Go Back   Ford Truck Enthusiasts Forums > Performance, Engines & Troubleshooting > FE & FT Big Block V8 (332, 352, 360, 390, 406, 410, 427, 428)
Sign in using an external account
Register Forgot Password?


Welcome to Ford-Trucks Forums!
Welcome to Ford-Trucks.com.

You are currently viewing our forums as a guest, which gives you limited access to view most discussions and access our other features. By joining our community you will have access to post topics, communicate privately with other members (PM), respond to polls, upload content and access many other special features. Registration is fast, simple and absolutely free so please, join the Ford-Trucks Forums community today!





 
Reply
 
 
 
 
LinkBack Thread Tools Search this Thread
  #1  
Old 12-05-2011, 02:52 PM
BigMikeUGA BigMikeUGA is offline
Senior User
 
Join Date: Nov 2010
Posts: 258
BigMikeUGA is starting off with a positive reputation.
Help removing distributor and intake from my 352

I've been inside a lot of different engines, but never an Ford FE. I'd like to know I'm doing this right before I start busting bolts loose. The engine is on a stand as I have it out of my '65 F250 to replace all of the seals and gaskets and then paint it. It was rebuilt about 10 years ago and has about 30k miles on it.

I have the valve covers off. I turned the engine over to TDC and both the valves on the #1 cylinder and closed. I marked the rotor button for the right position when reinstalling it.

The pushrods going through the intake just looks weird to me after working on "orange" engines for 30 years. I assume that I just loosen the bolts holding down the rockers and remove the pushrods, then remove the manifold.

Sound right?

Click the image to open in full size.

Plugs looked pretty good.

Click the image to open in full size.
Reply With Quote
  #2  
Old 12-05-2011, 03:08 PM
BigMikeUGA BigMikeUGA is offline
Senior User
 
Join Date: Nov 2010
Posts: 258
BigMikeUGA is starting off with a positive reputation.
Found this on FordFE

Quote:
Intake Manifold Removal and Replacement


For several days before you actually start the removal, soak the distributor opening in the manifold with a rust buster (PB Blaster is recommended). [Also soak the top bolts for the exhaust manifolds if you're removing the heads.]
First crank the engine around to where the timing mark is at Top Dead Center and the distributor rotor is pointing at the number one plug wire on the cap.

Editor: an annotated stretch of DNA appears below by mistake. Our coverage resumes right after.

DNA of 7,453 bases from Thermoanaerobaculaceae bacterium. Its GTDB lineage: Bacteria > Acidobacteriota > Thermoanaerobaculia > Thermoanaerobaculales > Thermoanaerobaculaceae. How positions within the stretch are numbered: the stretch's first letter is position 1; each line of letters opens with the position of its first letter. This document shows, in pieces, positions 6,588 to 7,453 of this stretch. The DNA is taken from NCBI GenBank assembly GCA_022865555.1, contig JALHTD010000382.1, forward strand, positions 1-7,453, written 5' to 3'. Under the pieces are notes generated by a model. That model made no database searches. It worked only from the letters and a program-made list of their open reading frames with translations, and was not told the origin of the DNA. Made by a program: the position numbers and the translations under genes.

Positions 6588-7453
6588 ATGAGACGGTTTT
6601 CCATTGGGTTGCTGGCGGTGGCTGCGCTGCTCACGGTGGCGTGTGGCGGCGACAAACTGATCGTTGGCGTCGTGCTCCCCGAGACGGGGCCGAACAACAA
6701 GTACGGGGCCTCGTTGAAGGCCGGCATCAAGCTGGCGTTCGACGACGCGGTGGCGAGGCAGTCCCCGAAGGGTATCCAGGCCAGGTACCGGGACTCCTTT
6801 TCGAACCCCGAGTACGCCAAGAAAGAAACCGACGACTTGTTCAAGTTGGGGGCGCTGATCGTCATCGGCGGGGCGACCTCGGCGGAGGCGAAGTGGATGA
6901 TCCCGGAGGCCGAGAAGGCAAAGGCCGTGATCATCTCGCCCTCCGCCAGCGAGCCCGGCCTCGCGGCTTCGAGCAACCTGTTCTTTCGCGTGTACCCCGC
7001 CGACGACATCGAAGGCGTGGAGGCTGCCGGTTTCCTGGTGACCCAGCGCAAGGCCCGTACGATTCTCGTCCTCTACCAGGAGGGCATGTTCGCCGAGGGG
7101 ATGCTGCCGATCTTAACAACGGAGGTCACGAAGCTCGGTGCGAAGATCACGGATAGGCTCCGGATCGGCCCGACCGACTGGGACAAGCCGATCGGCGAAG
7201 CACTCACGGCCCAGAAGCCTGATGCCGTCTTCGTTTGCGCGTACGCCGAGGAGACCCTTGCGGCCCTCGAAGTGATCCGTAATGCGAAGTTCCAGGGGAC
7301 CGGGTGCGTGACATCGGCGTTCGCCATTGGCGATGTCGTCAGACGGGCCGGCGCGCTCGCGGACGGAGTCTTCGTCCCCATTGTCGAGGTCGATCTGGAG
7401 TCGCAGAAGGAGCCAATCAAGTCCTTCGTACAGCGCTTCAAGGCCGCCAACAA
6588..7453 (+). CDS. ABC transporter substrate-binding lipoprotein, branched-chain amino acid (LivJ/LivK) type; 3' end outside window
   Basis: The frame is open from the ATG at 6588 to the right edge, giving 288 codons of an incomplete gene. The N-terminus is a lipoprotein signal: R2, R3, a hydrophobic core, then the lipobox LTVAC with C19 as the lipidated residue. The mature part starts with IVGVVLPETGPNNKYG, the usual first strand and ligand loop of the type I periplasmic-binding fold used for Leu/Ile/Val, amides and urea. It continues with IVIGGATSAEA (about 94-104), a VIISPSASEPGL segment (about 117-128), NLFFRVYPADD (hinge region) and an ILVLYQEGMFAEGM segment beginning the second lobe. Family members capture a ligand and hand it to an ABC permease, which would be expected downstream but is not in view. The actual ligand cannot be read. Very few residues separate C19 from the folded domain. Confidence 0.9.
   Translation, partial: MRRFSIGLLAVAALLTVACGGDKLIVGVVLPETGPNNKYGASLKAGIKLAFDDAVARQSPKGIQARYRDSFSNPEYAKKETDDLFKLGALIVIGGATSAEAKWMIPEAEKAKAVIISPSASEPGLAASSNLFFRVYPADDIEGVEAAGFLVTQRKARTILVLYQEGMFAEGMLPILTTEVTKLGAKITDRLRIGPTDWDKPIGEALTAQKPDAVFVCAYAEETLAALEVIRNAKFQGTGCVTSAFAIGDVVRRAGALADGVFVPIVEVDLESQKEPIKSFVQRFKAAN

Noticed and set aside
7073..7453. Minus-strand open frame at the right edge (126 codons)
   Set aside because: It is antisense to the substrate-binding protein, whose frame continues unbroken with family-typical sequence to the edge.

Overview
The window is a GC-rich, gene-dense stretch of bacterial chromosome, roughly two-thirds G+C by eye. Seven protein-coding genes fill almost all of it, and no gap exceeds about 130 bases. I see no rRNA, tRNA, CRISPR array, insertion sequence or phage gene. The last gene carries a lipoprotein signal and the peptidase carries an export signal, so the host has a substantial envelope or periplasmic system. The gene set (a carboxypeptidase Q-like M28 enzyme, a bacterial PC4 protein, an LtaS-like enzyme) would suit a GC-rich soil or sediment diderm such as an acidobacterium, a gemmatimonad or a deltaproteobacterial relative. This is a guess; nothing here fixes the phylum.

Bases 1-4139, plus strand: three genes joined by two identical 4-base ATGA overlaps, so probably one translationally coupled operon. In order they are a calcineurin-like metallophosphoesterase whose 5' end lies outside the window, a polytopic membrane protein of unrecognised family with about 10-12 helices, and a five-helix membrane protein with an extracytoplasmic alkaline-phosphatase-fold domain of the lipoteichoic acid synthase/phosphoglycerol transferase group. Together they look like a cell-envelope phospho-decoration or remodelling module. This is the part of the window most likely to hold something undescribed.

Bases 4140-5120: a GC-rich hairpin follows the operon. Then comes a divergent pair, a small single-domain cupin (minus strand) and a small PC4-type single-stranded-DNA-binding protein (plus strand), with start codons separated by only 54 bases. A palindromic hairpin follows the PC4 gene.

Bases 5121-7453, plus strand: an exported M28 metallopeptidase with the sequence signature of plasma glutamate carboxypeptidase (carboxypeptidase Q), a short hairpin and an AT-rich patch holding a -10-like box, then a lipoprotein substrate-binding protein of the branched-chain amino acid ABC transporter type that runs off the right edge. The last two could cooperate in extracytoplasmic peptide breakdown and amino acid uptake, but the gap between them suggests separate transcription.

Note where the vacuum advance is pointing and where the number one wire is sitting. (Often the factory position for these are not what you have.)
When you remove the distributor the rotor will turn as the gear is at an angle. Note the amount it turns as it will need to be offset this much during assembly.
Now disconnect the battery.
Drain the coolant and be sure it is below the deck by removing the small screw in plugs at the bottom edge of the cooling jacket. If they are stuck - as they often are - then knock out a freeze plug. If there is coolant in the block it will run into the cylinder and down into the rings. While not a disaster, it just is another mess to screw with and I like to see the cylinder walls as they were when the engine was running, and not after I've cleaned up the coolant and wiped out any signs of problems.
Drain the radiator, remove the valve covers, carburetor, thermostat housing, distributor, rock arm assemblies and push rods (and keep track of which side that stuff came off and which push rod belongs to what valve), wiring that runs across the intake manifold.
Remove the temperature sending unit, and any heater hose connections, etc., that you want to install on another manifold (they're a lot easier to remove while the manifold is still bolted down).
Finally the intake manifold itself can come off. To loosen it use a pry bar or large screw driver at the center and lift each side loose. If you have a cast iron manifold remember that that sucker is heavy around 80 pounds so plan to struggle. I place a folded old blanket on top of the fender so I can set it down without denting the fender. If I'm lifting it out by myself, I actually stand inside the engine compartment.
You've got to clean the head gasket surfaces, block ends, valve cover gasket surface, and thermostat housing gasket surface.
Make sure the gasket fits OK at the bottom of the ports on the manifold and heads. This step should not to be skipped as some manifold-head combinations require a special gasket.
Dry, test installation is next to let you check for manifold alignment if your using a different manifold or if the old one had sealing problems. Make sure the manifold port faces line up parallel to the heads. Use the distributor to align the manifold front to rear especially if is a replacement manifold.
Re-assembly is next. Use carburetor/throttle body cleaner to get the gasket mating surfaces, especially the block end surfaces and the undersides of the end of the manifold, free of any oil so the gasket sealer will seal better. I use either VersaChem 99 or Permatex Ultra Blue 77 and build up a bead half again as thick as the dry fitting showed me that I need. I let it dry several minutes before putting the manifold on.
After the intake manifold is in place, install the distributor before the manifold bolts as the distributor determines the front to rear alignment for the intake manifold.
Most everything else is straight forward, just get things back where they came from.
Reply With Quote
  #3  
Old 12-05-2011, 05:47 PM
Sleepy445FE's Avatar
Sleepy445FE Sleepy445FE is offline
Posting Guru
 
Join Date: Nov 2010
Location: Axtell, TX
Posts: 1,436
Sleepy445FE is gaining momentum as a positive member of FTE.Sleepy445FE is gaining momentum as a positive member of FTE.
That's a pretty good writeup.